# Types of Numbers

We've been talking about numbers in all of other pages. Your head is filled with numbers right now. As the field of math was growing, mathematicians needed to**classify**those numbers so they'd be easier to work with. They started by classifying the easiest numbers first. It's similar to the way that you start with the easiest numbers in your problems. This page will give you a quick overview of numbers. We have more detail about many of these number types in the next few pages.

# Natural Numbers

Natural numbers are the numbers you use every day. These numbers include values from one all the way up to infinity. The numbers you can count with your fingers and toes are all natural numbers.Natural Number Examples: 1, 2, 5, 18, 150, 1,586, 258,569.

# Whole Numbers

Whole numbers are just like natural numbers except that they also include 0. Did you know that ancient mathematicians worked for a long time before they used the concept of 0? Eventually, they realized they needed a value that represented no amount.Whole Number Examples: 0, 1, 2, 5, 18, 150, 1,586, 258,569.

# Integers

Did you notice how those number lines all started at 0? Number lines with integers can have every positive and negative number. When we put in the negative numbers, we made the set of integers. Integers include all of the numbers from negative infinity to positive infinity.Integer Examples: -258,589, -1,586, -150, -18, -5, -2, -1, 0, 1, 2, 5, 18, 150, 1,586, 258,569.

We've been throwing around the word "

**infinity**", but we never really explained the term. Infinity represents a value that is too high or too low to count. It's a number that goes on forever. If you have a number with five million digits, infinity has more. It's an infinite value. When you see infinity written out, it will look like the number 8 on its side, like this: ∞.

# Evens and Odds

We may have talked about them before, but we're going to remind you about even and odd numbers. Even numbers can be divided by two and have no remainder. Odd numbers have a remainder of 1 when you divide by 2. It doesn't matter if they are positive or negative.Even Number Examples: -18, -6, 2, 8, 256

Odd Number Examples: -55, -47, -5, 3, 453, 1,536,859

# Rational Numbers

We cover fractions in another section. You've probably heard of them before. Another term for a fraction is a rational number. The word rational comes from the word**ratio**. In the case of rational numbers, it is a ratio of two integers. The integer on top is called the "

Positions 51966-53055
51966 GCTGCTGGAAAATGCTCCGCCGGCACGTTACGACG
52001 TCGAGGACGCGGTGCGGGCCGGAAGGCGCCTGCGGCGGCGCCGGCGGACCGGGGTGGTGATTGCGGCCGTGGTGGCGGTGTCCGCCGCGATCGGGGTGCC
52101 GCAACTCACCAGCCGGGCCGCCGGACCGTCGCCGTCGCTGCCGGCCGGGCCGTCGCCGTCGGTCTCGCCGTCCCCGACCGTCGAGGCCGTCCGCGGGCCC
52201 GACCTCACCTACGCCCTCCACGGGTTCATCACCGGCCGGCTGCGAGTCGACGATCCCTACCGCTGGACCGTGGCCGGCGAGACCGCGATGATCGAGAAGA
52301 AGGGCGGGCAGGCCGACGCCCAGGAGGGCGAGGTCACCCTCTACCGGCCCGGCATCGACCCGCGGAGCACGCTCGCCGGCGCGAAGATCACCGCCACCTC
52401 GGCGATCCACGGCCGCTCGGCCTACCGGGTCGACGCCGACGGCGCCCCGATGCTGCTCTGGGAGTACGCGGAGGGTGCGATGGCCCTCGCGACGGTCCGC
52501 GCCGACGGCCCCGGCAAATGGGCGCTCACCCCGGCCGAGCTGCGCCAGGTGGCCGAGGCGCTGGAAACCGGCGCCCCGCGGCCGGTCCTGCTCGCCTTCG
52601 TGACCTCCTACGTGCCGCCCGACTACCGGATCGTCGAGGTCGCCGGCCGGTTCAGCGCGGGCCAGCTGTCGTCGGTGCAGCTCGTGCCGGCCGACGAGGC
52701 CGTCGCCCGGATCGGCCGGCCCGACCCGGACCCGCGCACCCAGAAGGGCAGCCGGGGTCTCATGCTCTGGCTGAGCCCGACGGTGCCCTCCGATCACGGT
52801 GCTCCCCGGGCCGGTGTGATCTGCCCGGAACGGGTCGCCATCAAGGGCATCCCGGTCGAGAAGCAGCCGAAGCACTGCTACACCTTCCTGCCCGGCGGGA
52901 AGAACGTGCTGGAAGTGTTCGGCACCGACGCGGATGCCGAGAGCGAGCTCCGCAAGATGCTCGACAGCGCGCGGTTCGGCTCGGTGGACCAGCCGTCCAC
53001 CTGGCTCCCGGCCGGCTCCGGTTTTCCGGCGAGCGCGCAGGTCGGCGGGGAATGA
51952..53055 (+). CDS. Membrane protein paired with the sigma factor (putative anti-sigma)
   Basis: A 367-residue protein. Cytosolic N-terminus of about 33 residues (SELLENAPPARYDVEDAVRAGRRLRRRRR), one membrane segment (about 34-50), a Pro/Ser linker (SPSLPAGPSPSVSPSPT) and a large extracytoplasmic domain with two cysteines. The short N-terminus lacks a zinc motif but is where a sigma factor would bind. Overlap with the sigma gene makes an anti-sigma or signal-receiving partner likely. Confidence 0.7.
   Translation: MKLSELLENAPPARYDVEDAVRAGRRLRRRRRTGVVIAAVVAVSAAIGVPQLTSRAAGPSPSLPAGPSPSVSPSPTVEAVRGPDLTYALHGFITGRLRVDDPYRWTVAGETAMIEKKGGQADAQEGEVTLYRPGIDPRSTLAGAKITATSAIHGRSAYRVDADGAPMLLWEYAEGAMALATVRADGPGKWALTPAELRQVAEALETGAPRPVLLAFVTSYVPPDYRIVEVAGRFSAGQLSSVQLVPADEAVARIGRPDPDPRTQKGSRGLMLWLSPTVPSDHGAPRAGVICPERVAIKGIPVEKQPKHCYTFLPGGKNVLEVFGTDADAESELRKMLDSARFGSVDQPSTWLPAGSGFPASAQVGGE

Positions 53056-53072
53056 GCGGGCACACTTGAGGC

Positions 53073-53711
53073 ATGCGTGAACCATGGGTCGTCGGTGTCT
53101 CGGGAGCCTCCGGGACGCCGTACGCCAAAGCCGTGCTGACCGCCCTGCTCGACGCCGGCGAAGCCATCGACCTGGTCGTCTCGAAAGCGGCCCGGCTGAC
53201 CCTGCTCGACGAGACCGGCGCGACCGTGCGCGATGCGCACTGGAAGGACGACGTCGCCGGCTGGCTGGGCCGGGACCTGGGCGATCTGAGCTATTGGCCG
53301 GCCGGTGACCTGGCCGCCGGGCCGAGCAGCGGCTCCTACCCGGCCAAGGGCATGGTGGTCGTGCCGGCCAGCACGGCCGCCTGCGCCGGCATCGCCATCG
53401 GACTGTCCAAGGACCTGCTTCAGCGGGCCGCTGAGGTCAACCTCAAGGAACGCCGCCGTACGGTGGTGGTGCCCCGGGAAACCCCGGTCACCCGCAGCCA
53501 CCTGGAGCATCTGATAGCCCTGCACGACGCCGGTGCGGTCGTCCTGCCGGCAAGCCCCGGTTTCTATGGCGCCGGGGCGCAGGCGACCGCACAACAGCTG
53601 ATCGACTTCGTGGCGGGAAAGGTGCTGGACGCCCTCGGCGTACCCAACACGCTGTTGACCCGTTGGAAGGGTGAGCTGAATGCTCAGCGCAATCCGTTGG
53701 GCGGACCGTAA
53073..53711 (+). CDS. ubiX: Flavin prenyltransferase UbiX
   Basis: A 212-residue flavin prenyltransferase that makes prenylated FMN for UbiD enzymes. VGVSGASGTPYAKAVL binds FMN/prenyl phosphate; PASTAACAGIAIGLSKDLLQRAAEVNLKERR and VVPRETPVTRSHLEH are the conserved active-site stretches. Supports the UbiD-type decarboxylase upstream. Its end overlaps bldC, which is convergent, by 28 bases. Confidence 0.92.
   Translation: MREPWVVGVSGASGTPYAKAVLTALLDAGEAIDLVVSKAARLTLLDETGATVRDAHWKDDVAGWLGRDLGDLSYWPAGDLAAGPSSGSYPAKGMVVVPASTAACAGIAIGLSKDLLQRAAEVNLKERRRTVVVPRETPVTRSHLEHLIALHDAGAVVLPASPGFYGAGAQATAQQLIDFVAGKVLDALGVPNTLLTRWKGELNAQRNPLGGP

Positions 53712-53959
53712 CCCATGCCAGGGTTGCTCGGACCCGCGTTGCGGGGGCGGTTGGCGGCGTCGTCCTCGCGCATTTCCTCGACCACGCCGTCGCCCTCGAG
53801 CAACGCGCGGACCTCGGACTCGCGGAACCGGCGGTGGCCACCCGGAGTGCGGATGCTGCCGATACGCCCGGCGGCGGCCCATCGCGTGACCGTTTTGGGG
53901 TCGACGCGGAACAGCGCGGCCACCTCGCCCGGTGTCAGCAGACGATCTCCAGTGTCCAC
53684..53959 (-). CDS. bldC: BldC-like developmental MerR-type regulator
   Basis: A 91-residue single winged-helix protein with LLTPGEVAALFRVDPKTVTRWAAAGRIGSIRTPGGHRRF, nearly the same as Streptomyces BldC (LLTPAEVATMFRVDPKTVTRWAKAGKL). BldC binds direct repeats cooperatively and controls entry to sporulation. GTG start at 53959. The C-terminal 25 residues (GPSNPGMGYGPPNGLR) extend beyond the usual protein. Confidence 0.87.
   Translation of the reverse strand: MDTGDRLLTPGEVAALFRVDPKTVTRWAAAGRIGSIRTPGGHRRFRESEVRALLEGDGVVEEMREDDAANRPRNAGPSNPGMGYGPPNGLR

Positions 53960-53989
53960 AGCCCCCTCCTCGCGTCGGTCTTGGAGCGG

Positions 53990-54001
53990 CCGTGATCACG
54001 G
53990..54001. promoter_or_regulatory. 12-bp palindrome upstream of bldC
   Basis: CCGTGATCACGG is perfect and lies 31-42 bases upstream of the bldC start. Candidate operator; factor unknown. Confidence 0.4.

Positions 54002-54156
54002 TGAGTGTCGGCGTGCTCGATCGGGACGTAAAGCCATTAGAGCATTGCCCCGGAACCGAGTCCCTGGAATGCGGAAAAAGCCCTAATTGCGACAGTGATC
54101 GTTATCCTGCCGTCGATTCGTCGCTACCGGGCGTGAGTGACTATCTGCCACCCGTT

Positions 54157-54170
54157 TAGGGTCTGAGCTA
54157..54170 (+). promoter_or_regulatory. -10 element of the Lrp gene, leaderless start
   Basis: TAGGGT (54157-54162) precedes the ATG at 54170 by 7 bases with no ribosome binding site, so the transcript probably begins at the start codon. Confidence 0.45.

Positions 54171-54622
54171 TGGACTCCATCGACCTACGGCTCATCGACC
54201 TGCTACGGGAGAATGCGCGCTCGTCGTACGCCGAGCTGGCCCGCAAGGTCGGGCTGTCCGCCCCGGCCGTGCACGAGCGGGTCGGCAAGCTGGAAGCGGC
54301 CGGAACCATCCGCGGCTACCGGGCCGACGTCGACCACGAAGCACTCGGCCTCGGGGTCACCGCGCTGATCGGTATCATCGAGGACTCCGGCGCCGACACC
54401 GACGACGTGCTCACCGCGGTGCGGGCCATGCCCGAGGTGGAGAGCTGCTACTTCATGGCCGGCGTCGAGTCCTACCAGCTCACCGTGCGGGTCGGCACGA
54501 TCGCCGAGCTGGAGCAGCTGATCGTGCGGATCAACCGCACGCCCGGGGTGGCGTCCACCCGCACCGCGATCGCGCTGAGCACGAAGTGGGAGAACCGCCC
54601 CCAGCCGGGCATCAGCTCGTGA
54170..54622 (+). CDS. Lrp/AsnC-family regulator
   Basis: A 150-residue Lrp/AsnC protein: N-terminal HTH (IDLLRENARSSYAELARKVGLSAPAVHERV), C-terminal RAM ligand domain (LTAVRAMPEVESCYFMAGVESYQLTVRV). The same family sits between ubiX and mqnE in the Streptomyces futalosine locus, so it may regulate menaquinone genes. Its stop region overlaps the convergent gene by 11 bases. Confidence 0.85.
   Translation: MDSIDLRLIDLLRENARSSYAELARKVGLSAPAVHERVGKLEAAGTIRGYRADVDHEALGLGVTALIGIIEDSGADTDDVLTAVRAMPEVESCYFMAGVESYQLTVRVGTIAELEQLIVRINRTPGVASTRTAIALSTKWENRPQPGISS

**numerator**" and the integer on the bottom is called the "

**denominator**". There is an extra rule you must remember. The bottom number can never be 0. If there is a 0 on the bottom, the division doesn't work. We'll get into the math of fractions and decimals in other sections. Just know that a rational number is one integer on top of another in a fraction.

Rational Number Examples: 16/5 = 3.2, 1/5 = 0.2

16 and 5 are both integers.

# Prime and Composite Numbers

You may have heard of prime numbers. Prime numbers are special because they can only be divided evenly by 1 and themselves. A number like six can be divided by 1, 6, 2, and 3. There will be no remainder when you divide by those numbers. A prime number like 7 can only be divided by 1 and 7 without a remainder. We'll talk more about prime numbers in a bit. Here's a list of easy ones.Prime Number Examples: 2, 3, 5, 7, 11, 13, 17, 19.

The opposite of a prime number is a composite number. We talked about how six can be divided by 1, 6, 2, and 3. Six is a composite number because it is divisible by many different numbers and has no remainder. All even numbers after 2 are composite numbers because they all have 2 as a factor (look in the factoring section for more info).

Composite Number Examples: 4 (2*2), 6 (2*3), 8 (4*2), 15 (3*5), 33 (11*3)

NOTE: Remember that the asterisk or star symbol stands for multiplication.

# Compatible Numbers

There isn't a real math category for**compatible numbers**, but you might hear about them. These numbers are compatible with you. These are numbers you can easily multiply and divide. For most of us, that includes numbers like five, ten, and twenty-five. We use those numbers all the time for values of money (nickels, dimes, and quarters). We think really quickly with those numbers. If you had us try to do multiplication with 17 and 23, it would take us a lot longer. Compatible numbers are different for every person. You might like multiplying by 17.

# Opposites

Let's finish up with one last term.**Opposites**are a pretty easy topic. You know about negative and positive numbers. The opposite of a positive number is the negative. The opposite of the negative is the positive. Once you change the sign of your original number, you made the opposite value.

Opposite Number Examples: -2 and 2, -589 and 589, -4,587 and 4,587.

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- Overview
**Number Types**- Factors
- Fractions
- Decimals
- Percentages
- Estimation
- Ratios
- Money
- Activities
- More Maths Topics

# Useful Reference Materials

**Wikipedia:**

*https://en.wikipedia.org/wiki/Fraction_%28mathematics%29*

**Encyclopædia Britannica:**

*http://www.britannica.com/topic/fraction*

**University of Delaware:**

*https://sites.google.com/a/udel.edu/fractions/*